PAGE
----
Peggy S. Jackson was the first to notice that something was awry with her mother, Myrtle L. A. Roselle.
The 77-year-old retired educator had always been independent, but lately, it seemed things were a little off.
“I noticed some bills were being paid double, some weren’t being paid at all,” Jackson told the AFRO. “One day I went to go see her and she was sitting on the front porch. The house was full of smoke. She had tried to boil an egg and burned it.”
Then came the memory loss. It didn’t take long before doctors told Jackson what she was witnessing: her mother’s brain had slowly begun to shut down. She was suffering from Alzheimer’s disease (AD).
A once-vibrant part of the Sharon Baptist Church, Roselle’s entire demeanor began to change and there was little she- or anyone else- could do about it.
“She began to have a suspicious nature and thought people were stealing from her. She was very active in the church, but had begun to accuse people in the church of theft,” said Jackson, who admits she knew nothing of tending to the daily needs of an adult before she was thrust into the position of full-time caregiver.
For 17 years she took on the responsibility- and the stressors that come along with it, until her mother passed away in March of last year. She was 94 years old.
According to the Centers for Disease Control and Prevention (CDC), up to 5.4 million people suffer Alzheimer’s disease in the United States. Many of that number begin showing the signs after age 60.
Alzheimer’s Disease is the most prevalent form of dementia, which, according to the National Institutes of Health (NIH), is a term used for a variety of illnesses characterized by a loss of brain function regarding memory, language, or both. As brain function begins to dissipate, the organs controlled by the brain begin to fail.
“The brain is the command center for all of our function,” said Kimberly Lawson, healthcare administrator for the African American Alzheimer’s and Wellness Association. “With Alzheimer’s Disease, there could be short term memory loss with long term memory still in tact. There could be an inability complete mathematical solutions and repetitive questions- a person might come back asking the same questions maybe ten minutes or fifteen minutes after an answer.”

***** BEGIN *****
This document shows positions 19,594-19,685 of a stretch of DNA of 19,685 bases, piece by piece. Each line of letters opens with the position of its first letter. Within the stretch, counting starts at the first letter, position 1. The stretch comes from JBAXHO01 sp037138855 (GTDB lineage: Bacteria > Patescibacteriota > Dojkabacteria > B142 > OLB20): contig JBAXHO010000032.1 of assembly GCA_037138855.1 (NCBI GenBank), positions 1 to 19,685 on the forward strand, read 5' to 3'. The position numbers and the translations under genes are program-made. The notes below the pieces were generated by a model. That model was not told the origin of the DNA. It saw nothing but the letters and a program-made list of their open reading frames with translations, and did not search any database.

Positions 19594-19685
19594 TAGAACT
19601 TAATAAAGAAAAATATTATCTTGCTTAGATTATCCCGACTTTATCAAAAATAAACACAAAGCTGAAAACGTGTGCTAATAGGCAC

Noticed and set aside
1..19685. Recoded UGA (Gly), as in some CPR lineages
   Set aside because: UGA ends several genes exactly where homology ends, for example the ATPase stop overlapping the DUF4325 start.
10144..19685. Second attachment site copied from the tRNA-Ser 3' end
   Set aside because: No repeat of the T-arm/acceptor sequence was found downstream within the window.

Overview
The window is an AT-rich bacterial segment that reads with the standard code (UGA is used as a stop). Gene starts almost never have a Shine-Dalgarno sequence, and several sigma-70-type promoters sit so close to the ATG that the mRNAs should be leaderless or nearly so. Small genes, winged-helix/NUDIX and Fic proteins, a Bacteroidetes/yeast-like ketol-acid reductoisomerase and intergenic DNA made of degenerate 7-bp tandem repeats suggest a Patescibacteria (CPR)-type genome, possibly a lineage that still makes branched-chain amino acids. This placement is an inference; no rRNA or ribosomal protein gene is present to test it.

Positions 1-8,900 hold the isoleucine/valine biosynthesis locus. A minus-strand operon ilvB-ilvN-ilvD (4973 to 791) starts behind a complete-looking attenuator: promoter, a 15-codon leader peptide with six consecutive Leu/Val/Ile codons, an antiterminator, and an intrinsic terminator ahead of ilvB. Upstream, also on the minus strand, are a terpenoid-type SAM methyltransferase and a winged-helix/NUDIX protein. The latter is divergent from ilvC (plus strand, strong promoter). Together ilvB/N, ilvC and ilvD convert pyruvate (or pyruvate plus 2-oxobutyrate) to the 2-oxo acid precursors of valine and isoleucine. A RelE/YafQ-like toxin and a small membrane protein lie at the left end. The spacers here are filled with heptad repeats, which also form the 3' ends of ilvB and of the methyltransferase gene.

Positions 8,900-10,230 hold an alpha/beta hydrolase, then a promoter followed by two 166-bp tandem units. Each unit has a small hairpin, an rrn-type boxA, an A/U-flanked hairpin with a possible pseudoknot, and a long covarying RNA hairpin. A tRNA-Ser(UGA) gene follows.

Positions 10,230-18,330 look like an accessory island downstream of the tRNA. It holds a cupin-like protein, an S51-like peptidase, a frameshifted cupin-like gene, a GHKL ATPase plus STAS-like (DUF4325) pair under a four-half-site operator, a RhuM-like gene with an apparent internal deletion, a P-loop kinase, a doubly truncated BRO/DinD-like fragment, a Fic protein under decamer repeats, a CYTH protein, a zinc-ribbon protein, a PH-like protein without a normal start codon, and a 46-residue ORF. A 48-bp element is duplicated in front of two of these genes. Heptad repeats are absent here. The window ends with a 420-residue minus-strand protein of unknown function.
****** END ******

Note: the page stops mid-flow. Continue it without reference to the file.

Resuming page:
Lawson said other symptoms include a change in how one dresses.
“The ability to groom themselves declines as the disease begins to run its course,” she said, adding that family members should take notice if elder’s are layering their clothing unnecessarily or bathing irregularly.
Lawson also highlighted the importance of awareness in the African American community where hypertension and diabetes are rampant.
“Both of those diseases increase the risk of developing Alzheimer’s disease,” she said.
According to Cass Naugle, executive director of the Alzheimer’s Association, dealing with an AD patient usually falls solely on family members- especially when Medicare and private insurance companies refuse to cover needed expenses.
“Many people just assume that Medicare will cover it, but Medicare only covers skilled care or acute care. The importance of getting information early on is so that the family can plan for the person’s care.”
The Alzheimer’s Association offers one-time $500 grants to offset the financial burdens caused by the disease.
According to information released by the Alzheimer’s Association, new mandates within the Patient Protection and Affordable Care Act (PPACA) make it easier for persons with early-onset AD to get coverage. The PPACA also makes care more accessible in the homes of patients- rather than only through nursing homes. The Maryland Health Connection is the insurance marketplace for Marylanders.
Like Lawson, Naugle said education is the first step in combating AD. Family members and concerned caregivers are encouraged to seek help from organizations focused on fighting and researching the disease. Local support groups can also be very helpful.
Caregivers are also strongly encouraged to seek out ways to manage their stress when caring for an AD patient, such as yoga, meditation, regular rest, or at the very least- a support group focused on caregivers.
Naugle said that African American community members with Alzheimer’s are usually the last to seek help because family members are quick to pick up the slack.
“The African American community cares for its elders,” she said. “Often family members start to take over for the person unconsciously. They’ll start getting the groceries, balancing the checkbook, and cleaning the house.”
“They don’t think to ask for support for something that should come naturally to the family, but at some point it gets to be more than one person or a family can handle.”
Naugle believes the holidays are the best time to check up on family members at risk of developing AD.
“If a family member hasn’t been home for a while, they may see changes in their loved one,” she said. “Pay attention to those changes if they look like they’ve lost weight, if they are not bathing, or if they are dressing incorrectly, make a call to the number and we can create a plan for helping that family member.”
If you know someone who is experiencing symptoms of Alzheimer’s Disease or dementia, please call 1-800-272-3900. Operators are on duty 24 hours a day.